Ph.D. Research Proposal - The Propulsion Dynamics of Human Locomotion
Date: June 6, 2008
Time: 1:00 PM
Location: Bossone Research Enterprise Center, Room: 302
Advisors: Carole Tucker, Ph.D., and Rami Seliktar, Ph.D.
Gait analysis is a process that quantifies biomechanical aspects of an individualís gait. It can be used to quantify abnormalities in gait, identify underlying biomechanical mechanisms and track changes in gait biomechanics over time or in response to surgical or clinical interventions. Gait analysis most commonly relies on inverse-dynamic modeling of the body as a set of linked rigid segments and anthropometric measures. Kinematic and kinetic data are captured through instrumentation such as camera based motion capture system and force plates. The data collected provides quantification of the bodyís segments movement, both translations and joint rotations, also known as kinematic measures. In addition, with the use of force plates, kinetic data, including ground reaction forces, can be obtained. The combination of kinematic, kinetic and anthropometric data can be used in inverse dynamic analysis to calculate net joint moments and powers. These are typically used for tracking changes and for clinical decision making. However, clinicians often rely most on the kinematic information provided, with limited use of the kinetic data. Further, the majority of quantitative gait analyses is performed in the confines of a closed space within a clinical setting, and only on level surfaces with limited walking lengths and such factors might impact the gait of the subject being tested. Another, often overlooked, component of gait analysis is the quantification of energy expenditure, in particular the interplay between kinetic measures and mechanical energy changes. Current data collection and analysis methods do not capitalize on the inter-connectedness of the various gait analysis data and an analytical model that can bridge and better utilize the available information is needed.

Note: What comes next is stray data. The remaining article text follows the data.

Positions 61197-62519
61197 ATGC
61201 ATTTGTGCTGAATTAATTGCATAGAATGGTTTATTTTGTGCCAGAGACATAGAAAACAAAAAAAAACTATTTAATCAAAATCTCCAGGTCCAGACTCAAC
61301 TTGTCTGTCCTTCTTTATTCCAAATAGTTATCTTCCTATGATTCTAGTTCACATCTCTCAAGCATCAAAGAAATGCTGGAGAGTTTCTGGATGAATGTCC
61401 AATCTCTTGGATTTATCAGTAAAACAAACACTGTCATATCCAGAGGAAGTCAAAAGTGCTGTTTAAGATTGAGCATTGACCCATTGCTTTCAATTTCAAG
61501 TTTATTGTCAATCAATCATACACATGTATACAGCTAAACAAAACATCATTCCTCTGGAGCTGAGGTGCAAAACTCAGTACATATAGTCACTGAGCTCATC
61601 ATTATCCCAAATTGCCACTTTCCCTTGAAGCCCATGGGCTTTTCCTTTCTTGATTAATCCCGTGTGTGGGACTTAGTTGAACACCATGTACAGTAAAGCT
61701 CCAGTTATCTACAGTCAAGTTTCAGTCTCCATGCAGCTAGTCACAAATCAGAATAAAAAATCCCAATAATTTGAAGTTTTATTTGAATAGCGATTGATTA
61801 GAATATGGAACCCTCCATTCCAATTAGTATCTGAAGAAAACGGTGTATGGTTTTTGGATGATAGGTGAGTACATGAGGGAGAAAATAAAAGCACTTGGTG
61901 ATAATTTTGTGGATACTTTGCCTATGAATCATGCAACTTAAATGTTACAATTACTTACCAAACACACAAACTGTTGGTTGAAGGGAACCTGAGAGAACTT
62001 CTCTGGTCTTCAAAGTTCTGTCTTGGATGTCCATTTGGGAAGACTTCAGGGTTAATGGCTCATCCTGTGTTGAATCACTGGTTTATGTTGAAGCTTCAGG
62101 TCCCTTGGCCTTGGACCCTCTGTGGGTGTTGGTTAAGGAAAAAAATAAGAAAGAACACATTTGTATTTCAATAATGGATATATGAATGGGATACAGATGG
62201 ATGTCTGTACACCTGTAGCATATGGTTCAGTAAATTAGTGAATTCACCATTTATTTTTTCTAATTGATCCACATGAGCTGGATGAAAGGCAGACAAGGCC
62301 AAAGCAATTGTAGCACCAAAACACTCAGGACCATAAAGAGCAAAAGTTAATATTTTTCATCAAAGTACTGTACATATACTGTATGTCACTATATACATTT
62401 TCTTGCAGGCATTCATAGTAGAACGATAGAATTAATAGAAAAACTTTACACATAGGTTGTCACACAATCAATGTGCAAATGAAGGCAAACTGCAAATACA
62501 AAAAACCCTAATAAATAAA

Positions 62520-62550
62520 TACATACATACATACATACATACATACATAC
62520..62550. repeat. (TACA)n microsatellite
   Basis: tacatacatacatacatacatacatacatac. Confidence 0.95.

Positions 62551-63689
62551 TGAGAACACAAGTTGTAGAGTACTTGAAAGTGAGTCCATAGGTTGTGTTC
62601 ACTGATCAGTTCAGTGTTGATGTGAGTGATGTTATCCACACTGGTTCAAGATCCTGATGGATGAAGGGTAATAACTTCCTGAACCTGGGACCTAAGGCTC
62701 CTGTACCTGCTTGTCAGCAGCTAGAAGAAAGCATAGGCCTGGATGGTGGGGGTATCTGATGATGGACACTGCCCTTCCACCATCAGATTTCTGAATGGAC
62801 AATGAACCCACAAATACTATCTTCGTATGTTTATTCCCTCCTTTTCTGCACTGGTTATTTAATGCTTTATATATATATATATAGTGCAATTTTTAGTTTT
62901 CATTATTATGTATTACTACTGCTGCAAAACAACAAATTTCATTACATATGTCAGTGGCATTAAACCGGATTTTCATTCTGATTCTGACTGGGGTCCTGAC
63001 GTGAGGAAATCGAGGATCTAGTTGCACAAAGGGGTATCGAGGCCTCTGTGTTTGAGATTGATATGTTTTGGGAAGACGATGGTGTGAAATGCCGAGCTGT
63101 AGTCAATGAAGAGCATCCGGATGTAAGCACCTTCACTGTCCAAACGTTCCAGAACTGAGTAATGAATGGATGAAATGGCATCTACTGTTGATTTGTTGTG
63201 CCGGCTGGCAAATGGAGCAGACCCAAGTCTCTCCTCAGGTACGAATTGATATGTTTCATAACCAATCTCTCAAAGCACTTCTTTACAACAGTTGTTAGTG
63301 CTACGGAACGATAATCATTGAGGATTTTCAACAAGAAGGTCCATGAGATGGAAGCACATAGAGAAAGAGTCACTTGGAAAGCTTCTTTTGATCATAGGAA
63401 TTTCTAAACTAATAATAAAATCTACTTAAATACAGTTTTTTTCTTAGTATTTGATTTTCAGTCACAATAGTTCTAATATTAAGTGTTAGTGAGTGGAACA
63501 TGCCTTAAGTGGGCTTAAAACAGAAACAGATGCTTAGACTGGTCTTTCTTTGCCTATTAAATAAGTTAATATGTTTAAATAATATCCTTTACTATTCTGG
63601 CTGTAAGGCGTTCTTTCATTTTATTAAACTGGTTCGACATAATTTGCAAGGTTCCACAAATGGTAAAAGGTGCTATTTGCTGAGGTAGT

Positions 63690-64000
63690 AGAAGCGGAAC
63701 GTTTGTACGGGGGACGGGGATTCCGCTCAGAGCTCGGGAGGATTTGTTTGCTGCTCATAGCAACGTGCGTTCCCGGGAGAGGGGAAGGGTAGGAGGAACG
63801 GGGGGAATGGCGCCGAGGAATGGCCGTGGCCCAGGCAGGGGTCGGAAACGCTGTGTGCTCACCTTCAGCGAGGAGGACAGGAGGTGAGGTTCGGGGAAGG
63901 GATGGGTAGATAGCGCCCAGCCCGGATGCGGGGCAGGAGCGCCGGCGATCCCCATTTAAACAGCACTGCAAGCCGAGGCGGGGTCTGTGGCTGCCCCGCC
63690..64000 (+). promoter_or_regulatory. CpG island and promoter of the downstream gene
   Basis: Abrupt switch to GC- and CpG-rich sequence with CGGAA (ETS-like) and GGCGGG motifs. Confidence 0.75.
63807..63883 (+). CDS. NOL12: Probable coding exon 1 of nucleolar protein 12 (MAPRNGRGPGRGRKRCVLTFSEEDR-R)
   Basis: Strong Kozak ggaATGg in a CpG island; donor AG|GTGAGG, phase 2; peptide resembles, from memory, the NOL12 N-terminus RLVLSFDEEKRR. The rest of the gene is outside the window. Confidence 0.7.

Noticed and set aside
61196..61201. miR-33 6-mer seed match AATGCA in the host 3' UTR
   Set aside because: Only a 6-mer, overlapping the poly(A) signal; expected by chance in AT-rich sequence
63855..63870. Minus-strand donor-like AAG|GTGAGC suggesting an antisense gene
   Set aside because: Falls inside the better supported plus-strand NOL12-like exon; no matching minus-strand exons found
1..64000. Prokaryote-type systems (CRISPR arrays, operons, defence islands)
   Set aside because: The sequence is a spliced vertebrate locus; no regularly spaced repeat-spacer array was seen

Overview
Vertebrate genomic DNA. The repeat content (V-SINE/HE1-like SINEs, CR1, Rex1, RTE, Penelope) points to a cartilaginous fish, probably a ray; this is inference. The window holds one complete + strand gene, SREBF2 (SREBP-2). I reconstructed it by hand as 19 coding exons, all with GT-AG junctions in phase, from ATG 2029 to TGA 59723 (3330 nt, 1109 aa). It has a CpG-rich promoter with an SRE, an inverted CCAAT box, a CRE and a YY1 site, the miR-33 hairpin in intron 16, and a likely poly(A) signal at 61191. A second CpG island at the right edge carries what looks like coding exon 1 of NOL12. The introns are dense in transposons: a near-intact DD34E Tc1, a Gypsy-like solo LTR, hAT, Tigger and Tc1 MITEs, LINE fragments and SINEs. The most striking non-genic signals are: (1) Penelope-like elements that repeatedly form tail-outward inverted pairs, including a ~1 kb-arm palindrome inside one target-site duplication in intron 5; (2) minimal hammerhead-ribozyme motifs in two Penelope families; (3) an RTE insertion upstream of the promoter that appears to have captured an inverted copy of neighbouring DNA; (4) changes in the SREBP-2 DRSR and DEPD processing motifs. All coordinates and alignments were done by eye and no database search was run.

The long-term goal of this research is to develop data collection and analytic methods to combine kinetic and kinematic data that reflect the interplay between kinetic and energy expenditure data in gait and that provide the beginning means to support data collection outside of traditional laboratories. In addition, application of these methods to pathological gait, specifically that of children with Cerebral Palsy, will be preliminarily assessed. In order to achieve this long term goal, the primary short term goal reflected in this current work is to develop analytic means to determine the acceleration of the center of mass and ground reaction forces during gait that relate to the consistency and stability of the gait pattern, as well as the energy components underlying the gait pattern.
The Bossone Research Enterprise Center is located at the corner of 32nd and Market Streets.